1. Before starting and periodically during continuation of opioid therapy, providers should evaluate risk factors for opioid-related harms. Providers should incorporate into the management plan strategies to mitigate risk, including considering offering naloxone when factors that increase risk for opioid overdose, such as history of overdose, history of substance use disorder, or higher opioid dosage (≥50 MME) are present.

The second sentence should read: “Providers should incorporate into the management plan strategies to mitigate risk. One such risk mitigation strategy worth of consideration is offering naloxone when…”

 

  1. Providers should review the patient’s history of controlled substance prescriptions using state prescription drug monitoring program (PDMP) data to determine whether the patient is receiving high opioid dosages or dangerous combinations that put him or her at high risk for overdose. Providers should review PDMP data when starting opioid therapy for chronic pain and periodically during opioid therapy for chronic pain, ranging from every prescription to every 3 months.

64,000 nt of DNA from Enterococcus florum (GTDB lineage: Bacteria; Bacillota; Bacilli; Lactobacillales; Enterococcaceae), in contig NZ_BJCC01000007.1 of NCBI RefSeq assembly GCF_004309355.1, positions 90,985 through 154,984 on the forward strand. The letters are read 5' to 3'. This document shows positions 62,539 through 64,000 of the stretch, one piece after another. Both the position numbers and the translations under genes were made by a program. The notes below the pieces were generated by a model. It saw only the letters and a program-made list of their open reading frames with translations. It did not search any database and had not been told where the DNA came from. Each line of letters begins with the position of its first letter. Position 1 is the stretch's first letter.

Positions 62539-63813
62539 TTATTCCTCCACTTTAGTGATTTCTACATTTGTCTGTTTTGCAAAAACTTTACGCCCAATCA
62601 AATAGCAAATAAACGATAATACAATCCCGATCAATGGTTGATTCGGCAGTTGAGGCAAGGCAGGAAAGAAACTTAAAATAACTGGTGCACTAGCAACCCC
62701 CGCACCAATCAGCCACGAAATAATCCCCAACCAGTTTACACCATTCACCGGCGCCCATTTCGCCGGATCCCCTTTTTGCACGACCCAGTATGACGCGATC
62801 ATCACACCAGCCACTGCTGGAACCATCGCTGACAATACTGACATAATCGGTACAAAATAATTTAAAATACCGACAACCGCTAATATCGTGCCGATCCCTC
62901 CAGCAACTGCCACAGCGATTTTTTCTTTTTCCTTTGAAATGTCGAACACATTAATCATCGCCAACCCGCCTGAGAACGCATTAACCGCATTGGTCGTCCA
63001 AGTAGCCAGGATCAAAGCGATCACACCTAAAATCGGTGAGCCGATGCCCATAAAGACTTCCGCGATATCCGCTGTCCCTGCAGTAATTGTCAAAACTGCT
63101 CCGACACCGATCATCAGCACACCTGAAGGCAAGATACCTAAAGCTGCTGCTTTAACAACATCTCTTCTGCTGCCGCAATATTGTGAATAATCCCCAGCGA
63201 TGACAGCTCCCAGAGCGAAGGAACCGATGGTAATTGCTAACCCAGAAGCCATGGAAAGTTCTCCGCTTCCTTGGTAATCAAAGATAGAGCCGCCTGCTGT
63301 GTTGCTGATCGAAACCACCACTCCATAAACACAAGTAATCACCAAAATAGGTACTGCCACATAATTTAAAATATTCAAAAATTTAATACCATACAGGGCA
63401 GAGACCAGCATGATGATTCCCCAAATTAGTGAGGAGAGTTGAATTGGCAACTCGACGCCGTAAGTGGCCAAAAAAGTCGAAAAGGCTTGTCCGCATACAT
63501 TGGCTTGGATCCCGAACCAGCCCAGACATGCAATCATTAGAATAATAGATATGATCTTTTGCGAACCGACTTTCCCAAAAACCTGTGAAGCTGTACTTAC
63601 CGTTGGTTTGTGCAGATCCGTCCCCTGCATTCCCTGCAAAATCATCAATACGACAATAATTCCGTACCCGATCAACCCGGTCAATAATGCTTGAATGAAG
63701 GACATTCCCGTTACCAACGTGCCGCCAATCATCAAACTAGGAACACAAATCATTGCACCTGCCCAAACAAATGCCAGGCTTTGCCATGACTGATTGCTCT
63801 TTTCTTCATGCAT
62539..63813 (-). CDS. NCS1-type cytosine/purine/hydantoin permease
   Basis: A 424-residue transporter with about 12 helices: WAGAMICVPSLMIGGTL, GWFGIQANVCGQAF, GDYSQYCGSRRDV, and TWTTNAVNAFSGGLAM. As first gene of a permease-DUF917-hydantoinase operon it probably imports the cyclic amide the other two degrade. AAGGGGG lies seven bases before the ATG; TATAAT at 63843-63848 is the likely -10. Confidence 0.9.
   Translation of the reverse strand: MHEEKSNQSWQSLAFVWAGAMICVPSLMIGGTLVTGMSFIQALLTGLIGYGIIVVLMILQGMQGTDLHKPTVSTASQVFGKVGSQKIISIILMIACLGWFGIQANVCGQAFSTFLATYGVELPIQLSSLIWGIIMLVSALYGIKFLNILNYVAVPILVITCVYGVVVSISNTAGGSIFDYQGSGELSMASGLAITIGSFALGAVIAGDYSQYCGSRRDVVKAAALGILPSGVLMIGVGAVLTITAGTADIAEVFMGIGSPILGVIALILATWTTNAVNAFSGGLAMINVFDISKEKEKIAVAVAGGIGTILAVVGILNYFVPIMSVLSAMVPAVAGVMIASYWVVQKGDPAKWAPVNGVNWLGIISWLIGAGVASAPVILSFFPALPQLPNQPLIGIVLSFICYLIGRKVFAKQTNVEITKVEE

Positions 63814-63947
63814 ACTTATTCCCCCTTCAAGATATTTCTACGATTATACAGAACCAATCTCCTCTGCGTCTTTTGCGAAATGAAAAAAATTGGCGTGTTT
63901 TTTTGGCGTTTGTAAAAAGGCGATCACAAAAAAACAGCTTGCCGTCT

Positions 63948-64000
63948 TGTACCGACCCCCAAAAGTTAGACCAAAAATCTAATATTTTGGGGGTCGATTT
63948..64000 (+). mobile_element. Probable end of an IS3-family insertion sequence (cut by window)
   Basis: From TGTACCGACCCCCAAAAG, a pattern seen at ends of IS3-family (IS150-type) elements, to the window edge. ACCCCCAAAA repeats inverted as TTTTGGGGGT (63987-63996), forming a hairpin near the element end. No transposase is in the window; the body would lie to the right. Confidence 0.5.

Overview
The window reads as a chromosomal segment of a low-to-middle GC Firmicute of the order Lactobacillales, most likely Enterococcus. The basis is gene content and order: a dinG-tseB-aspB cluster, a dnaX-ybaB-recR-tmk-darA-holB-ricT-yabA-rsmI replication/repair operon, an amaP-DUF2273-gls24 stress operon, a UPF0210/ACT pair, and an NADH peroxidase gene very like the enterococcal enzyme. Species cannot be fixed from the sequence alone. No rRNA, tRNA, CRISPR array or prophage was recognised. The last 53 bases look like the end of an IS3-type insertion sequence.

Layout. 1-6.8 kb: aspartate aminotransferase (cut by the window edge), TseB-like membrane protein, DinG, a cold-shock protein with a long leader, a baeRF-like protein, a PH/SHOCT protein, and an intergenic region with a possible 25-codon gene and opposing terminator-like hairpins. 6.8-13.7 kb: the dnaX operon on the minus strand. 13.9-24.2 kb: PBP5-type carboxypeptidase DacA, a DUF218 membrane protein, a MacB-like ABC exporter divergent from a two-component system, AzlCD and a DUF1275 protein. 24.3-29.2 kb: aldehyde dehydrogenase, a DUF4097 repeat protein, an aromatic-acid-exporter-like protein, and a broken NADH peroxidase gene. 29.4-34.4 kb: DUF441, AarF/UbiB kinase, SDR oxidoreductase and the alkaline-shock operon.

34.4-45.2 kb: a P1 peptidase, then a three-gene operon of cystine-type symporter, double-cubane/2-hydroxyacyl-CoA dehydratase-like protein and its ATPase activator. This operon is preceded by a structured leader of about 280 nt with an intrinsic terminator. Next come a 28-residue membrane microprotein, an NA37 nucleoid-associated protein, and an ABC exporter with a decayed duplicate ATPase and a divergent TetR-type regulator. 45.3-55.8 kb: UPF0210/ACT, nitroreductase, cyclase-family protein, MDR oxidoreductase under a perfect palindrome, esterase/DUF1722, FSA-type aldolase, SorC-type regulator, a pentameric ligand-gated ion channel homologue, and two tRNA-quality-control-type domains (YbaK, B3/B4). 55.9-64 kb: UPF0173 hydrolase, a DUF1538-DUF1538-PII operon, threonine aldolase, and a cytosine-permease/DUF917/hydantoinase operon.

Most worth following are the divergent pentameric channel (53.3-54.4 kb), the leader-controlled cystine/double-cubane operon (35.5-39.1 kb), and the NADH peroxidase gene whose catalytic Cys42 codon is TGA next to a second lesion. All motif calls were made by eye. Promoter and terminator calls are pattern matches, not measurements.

Change to: “Providers should review the patient’s history of controlled substance prescriptions by way of prescription drug monitoring program (PDMP) data, such as those offered by most states. This data can allow insight into aberrant and risky behaviors, such as when a patient is receiving high opioid dosages or dangerous combinations that put him or her at high risk for overdose. Providers should review PDMP data when starting opioid therapy for chronic pain and periodically during opioid therapy for chronic pain, ranging from every prescription to every 3 months or longer – depending upon clinical and regulatory circumstances.”

 

  1. When prescribing opioids for chronic pain, providers should use urine drug testing before starting opioid therapy and consider urine drug testing at least annually to assess for prescribed medications as well as other controlled prescription drugs and illicit drugs.

Change to: “When prescribing opioids for chronic pain, providers should consider appropriate biologic tissue drug testing before starting opioid therapy. Additional drug testing should occur randomly and when clinically indicated.”

 

  1. Providers should avoid prescribing opioid pain medication for patients receiving benzodiazepines whenever possible.